Variations in Educational Inequalities in China and Policy Implications

  • Xinxin Wang
  • Xue Lan RongEmail author


As a result of China’s rapid economic development, its gross domestic product (GDP) increased by almost 28 times from US$360.9 billion in 1990 to US$11.2 trillion in 2016 (The World Bank 2017). A powerful pillar of China’s economic growth is the increase in the educational level of its population. Indeed, a country’s economic growth depends on a highly educated workforce. The scope of this chapter is confined to the analyses of educational attainment in compulsory education in relation to equality and equity issues. Based on data collected from a national sample in China in 2014, this chapter examines the combined effects of hukou status, economic regions, rural and urban residency, and gender on the educational attainment of Chinese people aged 12–43. In this study, educational attainment is defined as the actual number of years of completed schooling and the completion of the mandatory nine years of education, including elementary and junior high school. The results are interpreted with specific regard to the reasons for the disparities in the educational opportunities of rural migrant and urban residents. Based on these findings and the extant literature, several policy recommendations for improvement are suggested.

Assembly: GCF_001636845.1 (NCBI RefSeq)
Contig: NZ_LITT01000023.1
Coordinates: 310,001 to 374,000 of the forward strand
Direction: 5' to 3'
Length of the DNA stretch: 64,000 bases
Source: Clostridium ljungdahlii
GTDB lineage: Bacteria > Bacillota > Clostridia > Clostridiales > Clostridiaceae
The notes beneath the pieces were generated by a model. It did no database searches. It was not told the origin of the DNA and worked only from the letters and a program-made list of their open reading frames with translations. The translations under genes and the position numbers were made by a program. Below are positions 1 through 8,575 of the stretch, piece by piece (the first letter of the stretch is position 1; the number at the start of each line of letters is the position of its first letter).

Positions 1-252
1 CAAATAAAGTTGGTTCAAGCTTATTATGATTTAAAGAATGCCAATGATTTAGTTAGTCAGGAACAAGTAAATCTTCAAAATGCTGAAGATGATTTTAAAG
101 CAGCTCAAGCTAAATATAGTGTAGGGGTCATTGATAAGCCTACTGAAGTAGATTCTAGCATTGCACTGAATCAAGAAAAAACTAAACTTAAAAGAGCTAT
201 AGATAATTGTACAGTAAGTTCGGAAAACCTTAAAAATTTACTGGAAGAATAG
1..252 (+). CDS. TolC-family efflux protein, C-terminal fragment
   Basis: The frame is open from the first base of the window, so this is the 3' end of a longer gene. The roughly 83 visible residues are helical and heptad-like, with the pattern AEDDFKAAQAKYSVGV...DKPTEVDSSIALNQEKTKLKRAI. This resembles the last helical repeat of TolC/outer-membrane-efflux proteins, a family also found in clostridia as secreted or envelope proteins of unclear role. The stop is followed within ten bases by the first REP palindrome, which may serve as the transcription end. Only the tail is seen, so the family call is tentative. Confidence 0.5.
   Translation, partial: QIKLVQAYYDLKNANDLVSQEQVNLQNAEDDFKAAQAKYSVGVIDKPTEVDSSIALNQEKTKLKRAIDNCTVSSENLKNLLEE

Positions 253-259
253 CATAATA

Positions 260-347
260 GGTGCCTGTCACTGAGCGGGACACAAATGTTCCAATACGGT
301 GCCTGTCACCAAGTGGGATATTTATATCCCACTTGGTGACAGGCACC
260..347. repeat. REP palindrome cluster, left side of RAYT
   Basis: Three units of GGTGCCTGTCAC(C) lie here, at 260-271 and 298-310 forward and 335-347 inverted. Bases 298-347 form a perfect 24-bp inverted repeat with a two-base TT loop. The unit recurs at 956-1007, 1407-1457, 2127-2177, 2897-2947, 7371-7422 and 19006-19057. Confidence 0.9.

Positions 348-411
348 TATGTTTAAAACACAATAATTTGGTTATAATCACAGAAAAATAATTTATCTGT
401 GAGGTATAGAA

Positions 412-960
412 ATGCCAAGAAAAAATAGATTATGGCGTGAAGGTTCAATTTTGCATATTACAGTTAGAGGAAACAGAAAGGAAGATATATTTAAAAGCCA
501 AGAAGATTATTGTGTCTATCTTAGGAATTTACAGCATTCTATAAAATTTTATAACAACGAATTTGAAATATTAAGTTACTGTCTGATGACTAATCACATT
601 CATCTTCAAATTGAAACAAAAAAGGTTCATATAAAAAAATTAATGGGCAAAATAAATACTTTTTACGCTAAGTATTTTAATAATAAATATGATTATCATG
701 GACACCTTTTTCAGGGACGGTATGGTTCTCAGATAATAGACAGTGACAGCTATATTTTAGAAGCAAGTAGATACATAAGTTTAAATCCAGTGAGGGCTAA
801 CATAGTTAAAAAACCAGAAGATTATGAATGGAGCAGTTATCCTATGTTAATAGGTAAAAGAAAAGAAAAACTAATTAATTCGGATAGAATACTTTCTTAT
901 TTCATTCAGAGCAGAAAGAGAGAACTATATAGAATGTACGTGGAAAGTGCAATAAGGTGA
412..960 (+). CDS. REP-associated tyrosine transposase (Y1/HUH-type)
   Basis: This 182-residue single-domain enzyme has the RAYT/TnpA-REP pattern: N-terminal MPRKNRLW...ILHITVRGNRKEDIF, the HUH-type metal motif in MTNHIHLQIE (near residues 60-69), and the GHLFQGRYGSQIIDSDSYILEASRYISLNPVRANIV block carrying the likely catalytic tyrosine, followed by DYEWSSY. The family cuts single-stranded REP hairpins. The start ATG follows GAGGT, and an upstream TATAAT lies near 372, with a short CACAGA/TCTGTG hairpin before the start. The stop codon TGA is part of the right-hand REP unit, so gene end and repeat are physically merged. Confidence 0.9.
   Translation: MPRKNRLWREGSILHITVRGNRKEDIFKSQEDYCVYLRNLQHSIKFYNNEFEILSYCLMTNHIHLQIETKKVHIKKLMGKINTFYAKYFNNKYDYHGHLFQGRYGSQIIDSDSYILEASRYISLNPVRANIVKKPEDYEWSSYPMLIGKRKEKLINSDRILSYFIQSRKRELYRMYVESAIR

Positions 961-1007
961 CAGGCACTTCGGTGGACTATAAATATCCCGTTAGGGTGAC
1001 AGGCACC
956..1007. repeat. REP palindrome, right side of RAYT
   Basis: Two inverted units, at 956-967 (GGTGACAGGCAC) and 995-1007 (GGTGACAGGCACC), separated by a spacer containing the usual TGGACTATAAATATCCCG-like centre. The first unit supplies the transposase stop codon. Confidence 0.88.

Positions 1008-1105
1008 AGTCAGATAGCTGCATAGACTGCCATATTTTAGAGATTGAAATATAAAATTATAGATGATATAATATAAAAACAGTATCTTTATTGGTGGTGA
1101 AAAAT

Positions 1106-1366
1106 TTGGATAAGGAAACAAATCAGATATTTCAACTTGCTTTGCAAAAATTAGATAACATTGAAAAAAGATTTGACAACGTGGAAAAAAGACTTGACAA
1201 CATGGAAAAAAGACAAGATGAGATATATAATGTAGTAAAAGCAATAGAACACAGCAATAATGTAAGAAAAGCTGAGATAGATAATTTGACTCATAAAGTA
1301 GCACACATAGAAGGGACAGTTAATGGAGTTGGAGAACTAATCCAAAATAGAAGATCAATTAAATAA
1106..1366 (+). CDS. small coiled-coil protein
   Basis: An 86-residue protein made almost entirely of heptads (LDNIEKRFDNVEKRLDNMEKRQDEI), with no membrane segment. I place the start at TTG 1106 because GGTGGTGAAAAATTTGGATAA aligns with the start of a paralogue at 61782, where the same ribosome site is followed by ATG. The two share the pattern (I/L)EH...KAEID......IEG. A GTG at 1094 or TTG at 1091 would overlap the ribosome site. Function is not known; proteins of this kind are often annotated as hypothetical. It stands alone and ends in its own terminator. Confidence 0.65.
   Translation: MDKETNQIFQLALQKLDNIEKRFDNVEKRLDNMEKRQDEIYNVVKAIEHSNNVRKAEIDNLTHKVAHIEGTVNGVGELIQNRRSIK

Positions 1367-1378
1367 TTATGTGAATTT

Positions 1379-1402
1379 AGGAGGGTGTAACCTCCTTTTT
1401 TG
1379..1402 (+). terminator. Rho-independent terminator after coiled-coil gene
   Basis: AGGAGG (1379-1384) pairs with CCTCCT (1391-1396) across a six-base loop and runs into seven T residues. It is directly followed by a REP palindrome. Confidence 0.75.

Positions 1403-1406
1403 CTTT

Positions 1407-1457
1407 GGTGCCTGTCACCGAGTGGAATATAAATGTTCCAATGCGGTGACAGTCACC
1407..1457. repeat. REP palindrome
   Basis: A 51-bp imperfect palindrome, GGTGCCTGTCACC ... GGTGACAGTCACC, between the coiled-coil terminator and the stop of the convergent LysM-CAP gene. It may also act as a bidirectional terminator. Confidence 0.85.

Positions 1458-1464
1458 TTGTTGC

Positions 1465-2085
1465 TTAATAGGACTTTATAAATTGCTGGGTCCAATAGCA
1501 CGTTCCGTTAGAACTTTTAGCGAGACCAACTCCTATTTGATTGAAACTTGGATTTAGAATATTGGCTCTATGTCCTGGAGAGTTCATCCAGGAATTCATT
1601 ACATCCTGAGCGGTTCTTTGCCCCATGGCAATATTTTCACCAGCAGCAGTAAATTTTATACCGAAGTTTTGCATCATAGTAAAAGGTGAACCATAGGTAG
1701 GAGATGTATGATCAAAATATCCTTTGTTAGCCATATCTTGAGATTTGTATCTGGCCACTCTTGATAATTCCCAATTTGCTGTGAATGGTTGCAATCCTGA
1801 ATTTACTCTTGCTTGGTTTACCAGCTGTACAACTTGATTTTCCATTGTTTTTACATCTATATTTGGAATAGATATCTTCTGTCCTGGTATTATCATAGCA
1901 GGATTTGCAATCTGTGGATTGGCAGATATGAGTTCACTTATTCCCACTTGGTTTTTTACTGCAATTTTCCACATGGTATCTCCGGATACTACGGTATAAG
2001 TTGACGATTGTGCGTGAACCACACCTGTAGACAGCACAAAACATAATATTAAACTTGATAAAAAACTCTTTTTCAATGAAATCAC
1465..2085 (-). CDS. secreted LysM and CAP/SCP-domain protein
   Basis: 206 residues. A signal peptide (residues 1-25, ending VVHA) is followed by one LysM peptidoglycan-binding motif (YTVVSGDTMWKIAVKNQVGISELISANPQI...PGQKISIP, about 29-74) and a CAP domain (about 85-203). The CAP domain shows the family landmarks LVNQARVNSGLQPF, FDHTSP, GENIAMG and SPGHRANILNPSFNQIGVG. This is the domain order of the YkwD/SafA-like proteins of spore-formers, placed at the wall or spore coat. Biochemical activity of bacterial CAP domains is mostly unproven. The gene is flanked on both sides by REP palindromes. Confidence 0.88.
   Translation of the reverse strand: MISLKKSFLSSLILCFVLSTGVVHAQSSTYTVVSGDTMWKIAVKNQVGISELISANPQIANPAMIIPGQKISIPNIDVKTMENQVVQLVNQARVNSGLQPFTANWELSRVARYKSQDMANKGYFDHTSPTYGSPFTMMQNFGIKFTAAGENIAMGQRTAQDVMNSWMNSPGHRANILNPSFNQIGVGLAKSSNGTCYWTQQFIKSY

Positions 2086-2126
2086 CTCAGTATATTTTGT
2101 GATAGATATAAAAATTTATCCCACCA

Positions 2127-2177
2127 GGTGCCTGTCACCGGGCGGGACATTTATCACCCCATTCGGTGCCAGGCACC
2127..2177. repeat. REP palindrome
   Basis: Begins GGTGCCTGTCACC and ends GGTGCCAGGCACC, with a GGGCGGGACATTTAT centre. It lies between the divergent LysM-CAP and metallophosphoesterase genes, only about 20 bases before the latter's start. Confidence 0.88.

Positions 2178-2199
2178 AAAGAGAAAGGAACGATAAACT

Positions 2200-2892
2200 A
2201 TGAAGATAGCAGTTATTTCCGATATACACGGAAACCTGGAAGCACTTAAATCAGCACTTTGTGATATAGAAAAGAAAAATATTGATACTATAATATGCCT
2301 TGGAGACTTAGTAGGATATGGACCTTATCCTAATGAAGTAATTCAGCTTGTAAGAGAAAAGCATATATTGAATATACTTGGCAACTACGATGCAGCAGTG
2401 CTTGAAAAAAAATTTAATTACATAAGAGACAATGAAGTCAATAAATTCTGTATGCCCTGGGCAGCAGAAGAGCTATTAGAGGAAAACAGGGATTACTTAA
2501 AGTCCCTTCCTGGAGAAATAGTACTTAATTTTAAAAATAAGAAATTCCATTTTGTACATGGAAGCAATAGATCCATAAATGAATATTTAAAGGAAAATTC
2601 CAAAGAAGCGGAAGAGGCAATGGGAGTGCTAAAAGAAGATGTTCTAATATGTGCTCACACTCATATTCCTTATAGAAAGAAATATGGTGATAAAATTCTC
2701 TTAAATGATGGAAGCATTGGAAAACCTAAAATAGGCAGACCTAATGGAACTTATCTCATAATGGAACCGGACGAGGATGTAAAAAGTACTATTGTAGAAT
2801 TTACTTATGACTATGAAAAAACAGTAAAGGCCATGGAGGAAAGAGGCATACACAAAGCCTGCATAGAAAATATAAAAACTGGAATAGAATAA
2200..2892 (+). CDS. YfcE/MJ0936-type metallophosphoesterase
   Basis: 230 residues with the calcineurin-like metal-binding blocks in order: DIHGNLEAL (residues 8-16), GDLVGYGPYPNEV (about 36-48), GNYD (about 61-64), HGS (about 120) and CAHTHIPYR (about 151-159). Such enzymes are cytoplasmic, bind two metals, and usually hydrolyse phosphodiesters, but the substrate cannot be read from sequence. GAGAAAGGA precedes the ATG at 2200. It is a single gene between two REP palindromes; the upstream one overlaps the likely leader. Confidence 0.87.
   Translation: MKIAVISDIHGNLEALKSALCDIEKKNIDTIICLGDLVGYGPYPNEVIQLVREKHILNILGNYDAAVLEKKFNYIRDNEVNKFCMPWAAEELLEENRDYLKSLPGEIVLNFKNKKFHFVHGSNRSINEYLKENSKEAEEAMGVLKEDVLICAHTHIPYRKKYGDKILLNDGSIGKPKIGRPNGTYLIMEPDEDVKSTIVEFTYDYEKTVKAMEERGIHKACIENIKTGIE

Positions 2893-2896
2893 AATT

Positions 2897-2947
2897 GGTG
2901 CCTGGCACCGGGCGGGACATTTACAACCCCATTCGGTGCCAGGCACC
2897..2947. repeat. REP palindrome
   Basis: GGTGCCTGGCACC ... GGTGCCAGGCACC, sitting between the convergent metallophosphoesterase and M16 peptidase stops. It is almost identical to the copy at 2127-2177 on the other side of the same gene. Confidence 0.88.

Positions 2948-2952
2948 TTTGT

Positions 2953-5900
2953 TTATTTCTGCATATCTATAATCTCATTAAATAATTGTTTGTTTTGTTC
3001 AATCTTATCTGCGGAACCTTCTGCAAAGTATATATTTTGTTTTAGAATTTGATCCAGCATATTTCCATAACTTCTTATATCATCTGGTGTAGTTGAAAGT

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Copyright information

© The Author(s) 2019

Authors and Affiliations

  1. 1.School of EducationUniversity of North Carolina at Chapel HillChapel HillUSA

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